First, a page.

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1 January 2011 Climate Change, Uncertainty, and Natural Resource Management
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Abstract

Climate change and its associated uncertainties are of concern to natural resource managers. Although aspects of climate change may be novel (e.g., system change and nonstationarity), natural resource managers have long dealt with uncertainties and have developed corresponding approaches to decision-making. Adaptive resource management is an application of structured decision-making for recurrent decision problems with uncertainty, focusing on management objectives, and the reduction of uncertainty over time. We identified 4 types of uncertainty that characterize problems in natural resource management. We examined ways in which climate change is expected to exacerbate these uncertainties, as well as potential approaches to dealing with them. As a case study, we examined North American waterfowl harvest management and considered problems anticipated to result from climate change and potential solutions. Despite challenges expected to accompany the use of adaptive resource management to address problems associated with climate change, we conclude that adaptive resource management approaches will be the methods of choice for managers trying to deal with the uncertainties of climate change.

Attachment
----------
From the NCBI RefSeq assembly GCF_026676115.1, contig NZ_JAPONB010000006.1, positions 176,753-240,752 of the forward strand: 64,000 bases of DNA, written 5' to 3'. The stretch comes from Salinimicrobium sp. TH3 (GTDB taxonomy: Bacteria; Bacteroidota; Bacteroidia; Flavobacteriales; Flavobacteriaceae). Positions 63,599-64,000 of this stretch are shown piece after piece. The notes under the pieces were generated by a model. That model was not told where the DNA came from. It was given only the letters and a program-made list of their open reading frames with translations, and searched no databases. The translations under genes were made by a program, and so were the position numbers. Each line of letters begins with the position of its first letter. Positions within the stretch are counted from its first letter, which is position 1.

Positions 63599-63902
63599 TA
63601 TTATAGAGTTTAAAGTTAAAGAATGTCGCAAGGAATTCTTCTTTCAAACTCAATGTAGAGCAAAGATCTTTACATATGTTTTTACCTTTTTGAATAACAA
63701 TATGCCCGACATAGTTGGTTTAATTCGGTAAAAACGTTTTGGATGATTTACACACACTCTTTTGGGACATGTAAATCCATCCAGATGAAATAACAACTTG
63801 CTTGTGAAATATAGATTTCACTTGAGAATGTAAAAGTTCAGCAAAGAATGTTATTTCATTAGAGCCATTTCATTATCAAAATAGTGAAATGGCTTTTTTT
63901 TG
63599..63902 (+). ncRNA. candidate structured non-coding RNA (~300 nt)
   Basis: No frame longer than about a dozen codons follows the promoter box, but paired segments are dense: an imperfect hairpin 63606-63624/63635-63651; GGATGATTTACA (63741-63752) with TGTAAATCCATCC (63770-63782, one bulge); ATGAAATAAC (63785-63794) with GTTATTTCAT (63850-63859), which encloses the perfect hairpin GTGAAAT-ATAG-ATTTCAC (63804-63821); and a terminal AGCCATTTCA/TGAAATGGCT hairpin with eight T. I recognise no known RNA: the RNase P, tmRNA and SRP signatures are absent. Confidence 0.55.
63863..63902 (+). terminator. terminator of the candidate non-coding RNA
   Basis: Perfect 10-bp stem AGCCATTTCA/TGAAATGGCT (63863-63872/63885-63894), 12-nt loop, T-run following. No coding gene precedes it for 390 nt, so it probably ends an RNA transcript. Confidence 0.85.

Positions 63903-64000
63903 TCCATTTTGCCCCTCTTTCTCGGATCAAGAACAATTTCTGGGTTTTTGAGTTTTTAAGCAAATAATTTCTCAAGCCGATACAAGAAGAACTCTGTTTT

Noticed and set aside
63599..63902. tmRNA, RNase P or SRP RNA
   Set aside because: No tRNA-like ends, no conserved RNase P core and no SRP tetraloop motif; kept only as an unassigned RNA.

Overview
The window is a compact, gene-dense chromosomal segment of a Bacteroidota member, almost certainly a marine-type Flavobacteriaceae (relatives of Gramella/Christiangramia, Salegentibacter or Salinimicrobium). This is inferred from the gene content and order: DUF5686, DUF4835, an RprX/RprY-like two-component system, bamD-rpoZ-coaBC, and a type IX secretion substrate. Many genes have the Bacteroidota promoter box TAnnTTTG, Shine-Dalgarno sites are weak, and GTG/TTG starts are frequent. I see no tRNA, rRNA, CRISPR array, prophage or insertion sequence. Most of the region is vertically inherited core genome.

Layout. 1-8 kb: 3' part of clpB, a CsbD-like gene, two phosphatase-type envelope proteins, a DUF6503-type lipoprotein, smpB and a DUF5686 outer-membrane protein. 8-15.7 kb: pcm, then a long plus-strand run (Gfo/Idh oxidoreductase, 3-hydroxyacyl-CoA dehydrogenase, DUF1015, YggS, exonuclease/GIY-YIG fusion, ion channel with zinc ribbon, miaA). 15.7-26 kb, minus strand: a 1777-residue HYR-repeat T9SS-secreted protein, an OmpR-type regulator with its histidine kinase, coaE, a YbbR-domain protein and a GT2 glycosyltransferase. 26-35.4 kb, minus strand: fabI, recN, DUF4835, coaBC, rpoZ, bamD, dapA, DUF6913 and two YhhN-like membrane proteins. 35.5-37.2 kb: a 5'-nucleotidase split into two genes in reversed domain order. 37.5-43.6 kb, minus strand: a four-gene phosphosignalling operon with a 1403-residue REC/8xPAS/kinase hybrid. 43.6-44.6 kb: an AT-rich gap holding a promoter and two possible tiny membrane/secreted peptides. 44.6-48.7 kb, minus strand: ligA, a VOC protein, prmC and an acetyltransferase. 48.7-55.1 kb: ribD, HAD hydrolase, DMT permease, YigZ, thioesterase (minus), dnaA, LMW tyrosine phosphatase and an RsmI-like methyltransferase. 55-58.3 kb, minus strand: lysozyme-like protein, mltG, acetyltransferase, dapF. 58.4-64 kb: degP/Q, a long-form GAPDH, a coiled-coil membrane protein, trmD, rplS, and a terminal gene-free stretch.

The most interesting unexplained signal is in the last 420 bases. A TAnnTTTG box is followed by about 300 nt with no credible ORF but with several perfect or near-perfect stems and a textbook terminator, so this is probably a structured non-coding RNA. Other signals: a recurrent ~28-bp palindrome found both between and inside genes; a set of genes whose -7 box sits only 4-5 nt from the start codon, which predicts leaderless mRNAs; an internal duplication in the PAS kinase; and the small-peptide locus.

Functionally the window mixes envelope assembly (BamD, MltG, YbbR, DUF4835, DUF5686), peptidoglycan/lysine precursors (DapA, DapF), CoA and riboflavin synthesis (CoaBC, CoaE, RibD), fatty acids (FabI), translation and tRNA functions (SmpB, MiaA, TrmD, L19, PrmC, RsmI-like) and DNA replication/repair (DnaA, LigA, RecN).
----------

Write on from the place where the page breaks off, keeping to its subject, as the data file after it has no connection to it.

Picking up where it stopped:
© 2011 The Wildlife Society.
James D. Nichols, Mark D. Koneff, Patricia J. Heglund, Melinda G. Knutson, Mark E. Seamans, James E. Lyons, John M. Morton, Malcolm T. Jones, G. Scott Boomer, and Byron K. Williams "Climate Change, Uncertainty, and Natural Resource Management," Journal of Wildlife Management 75(1), (1 January 2011). https://doi.org/10.1002/jwmg.33
Received: 29 April 2009; Accepted: 1 August 2010; Published: 1 January 2011
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